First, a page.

Dictionary of Geotourism

2020 Edition
| Editors: Anze Chen, Young Ng, Erkuang Zhang, Mingzhong Tian

Mud Volcano and Mud Spring Tourism Landscape

Reference work entry
DOI: https://doi.org/10.1007/978-981-13-2538-0_1643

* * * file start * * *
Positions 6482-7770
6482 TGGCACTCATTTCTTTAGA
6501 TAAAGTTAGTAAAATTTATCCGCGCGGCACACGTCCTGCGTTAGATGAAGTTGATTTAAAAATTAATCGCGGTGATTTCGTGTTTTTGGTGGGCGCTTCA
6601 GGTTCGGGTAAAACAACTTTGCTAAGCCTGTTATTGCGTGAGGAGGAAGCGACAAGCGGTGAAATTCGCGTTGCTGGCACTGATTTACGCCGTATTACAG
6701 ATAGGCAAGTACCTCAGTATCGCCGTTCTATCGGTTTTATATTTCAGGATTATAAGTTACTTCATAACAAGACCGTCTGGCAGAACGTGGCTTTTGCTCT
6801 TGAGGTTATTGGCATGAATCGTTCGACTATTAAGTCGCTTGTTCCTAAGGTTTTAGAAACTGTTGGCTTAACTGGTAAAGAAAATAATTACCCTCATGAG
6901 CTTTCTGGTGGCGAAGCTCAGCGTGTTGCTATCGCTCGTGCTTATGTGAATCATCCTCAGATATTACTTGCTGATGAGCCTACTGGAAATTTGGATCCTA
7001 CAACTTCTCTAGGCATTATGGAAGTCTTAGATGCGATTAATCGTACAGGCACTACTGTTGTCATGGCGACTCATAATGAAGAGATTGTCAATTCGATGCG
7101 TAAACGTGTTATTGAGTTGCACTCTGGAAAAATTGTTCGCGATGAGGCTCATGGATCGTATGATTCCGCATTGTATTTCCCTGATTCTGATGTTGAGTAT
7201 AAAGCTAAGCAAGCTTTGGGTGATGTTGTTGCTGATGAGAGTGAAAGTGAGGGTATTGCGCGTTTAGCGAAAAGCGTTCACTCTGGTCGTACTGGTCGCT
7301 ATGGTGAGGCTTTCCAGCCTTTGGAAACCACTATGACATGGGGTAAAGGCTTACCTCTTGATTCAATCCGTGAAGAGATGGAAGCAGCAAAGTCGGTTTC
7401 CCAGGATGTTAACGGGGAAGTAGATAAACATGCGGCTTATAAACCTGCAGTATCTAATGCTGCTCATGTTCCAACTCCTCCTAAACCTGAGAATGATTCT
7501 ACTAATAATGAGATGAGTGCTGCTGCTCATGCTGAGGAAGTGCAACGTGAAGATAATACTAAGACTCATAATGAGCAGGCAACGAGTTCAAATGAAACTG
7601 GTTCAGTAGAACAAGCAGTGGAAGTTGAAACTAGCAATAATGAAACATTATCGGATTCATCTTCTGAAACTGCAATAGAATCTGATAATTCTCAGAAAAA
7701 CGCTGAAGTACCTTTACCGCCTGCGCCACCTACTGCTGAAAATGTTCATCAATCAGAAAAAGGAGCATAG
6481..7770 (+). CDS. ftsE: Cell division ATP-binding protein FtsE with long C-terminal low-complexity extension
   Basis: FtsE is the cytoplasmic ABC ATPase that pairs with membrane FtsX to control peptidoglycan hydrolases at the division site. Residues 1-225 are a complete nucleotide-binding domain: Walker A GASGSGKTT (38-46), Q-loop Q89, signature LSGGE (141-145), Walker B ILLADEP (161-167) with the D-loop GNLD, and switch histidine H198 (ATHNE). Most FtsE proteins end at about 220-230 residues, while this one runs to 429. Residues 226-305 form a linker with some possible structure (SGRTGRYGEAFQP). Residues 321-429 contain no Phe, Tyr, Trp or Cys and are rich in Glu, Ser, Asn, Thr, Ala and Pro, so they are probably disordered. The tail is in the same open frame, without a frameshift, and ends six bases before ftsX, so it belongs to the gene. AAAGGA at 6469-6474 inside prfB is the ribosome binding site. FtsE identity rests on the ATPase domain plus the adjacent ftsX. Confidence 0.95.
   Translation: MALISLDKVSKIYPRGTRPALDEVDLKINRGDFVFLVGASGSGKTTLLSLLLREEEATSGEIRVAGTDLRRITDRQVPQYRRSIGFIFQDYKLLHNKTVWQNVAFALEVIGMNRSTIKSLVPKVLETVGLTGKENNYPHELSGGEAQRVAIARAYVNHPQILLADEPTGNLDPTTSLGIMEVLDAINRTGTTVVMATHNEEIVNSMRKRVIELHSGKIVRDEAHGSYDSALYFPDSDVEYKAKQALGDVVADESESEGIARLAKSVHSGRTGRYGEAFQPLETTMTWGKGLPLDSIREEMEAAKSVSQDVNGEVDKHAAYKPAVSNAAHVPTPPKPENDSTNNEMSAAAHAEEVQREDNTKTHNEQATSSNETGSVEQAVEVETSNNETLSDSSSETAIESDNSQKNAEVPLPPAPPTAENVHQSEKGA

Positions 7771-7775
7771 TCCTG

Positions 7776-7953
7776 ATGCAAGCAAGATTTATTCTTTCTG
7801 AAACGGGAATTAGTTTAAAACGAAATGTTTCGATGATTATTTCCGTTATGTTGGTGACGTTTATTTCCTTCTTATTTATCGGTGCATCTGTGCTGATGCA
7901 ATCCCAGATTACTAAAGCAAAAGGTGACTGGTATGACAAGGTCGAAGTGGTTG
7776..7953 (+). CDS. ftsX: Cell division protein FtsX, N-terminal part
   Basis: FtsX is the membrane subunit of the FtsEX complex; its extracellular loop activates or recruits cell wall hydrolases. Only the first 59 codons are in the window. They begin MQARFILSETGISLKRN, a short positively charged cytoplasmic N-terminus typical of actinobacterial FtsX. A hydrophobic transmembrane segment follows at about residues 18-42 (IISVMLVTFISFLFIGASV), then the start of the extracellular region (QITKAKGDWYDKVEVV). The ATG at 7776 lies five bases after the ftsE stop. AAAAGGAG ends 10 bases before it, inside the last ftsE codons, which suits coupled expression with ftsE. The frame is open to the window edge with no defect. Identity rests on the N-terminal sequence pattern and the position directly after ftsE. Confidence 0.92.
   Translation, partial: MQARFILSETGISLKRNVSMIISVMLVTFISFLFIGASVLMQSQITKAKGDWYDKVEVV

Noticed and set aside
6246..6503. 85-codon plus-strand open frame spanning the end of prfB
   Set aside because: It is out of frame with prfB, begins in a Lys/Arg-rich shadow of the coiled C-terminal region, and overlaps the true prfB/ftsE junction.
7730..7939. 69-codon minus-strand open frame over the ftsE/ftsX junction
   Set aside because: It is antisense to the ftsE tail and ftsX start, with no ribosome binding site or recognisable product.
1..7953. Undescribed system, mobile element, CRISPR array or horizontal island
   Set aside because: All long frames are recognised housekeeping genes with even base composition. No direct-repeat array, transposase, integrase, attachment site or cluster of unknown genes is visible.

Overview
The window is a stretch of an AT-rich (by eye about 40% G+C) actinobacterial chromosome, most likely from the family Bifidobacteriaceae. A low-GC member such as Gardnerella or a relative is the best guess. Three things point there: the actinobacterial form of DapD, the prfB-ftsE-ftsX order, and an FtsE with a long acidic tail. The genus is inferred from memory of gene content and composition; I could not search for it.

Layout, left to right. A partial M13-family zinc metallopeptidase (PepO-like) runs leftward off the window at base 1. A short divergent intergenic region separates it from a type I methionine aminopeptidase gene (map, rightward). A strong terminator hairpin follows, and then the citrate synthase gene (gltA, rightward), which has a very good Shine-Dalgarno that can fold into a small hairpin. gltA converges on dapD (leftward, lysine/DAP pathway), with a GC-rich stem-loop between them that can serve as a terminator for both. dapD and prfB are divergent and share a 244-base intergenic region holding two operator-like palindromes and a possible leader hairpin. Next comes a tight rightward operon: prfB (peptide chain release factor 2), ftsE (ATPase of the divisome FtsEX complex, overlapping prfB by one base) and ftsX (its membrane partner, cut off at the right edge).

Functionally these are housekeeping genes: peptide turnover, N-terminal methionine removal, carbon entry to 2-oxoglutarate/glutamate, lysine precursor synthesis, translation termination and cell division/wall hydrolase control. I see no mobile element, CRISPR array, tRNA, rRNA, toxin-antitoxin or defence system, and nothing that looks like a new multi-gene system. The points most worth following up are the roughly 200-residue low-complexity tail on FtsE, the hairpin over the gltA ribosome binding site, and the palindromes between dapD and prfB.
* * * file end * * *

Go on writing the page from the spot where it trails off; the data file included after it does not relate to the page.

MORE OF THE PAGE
Under certain geological conditions, geothermal heat generated by tectonic forces or magmatic intrusions can cause groundwater, oil or gases in the subsurface to eject mud, rock fragments, gases and small amounts of groundwater, forming a natural landscape similar to a volcanic landscape. Mud volcanoes are generally less than 10 m high and dozens of metres in diameter. The largest mud volcano is near the Baku Oil Fields in the Caspian Sea area of Russia, where the cone is several hundred metres high. Along a 20-km-long zone in Kaohsiung in Taiwan, there are more than ten mud volcanoes. Mud volcanoes and mud springs have tourism value as well as medicinal value because the mud often contains a range of trace elements.

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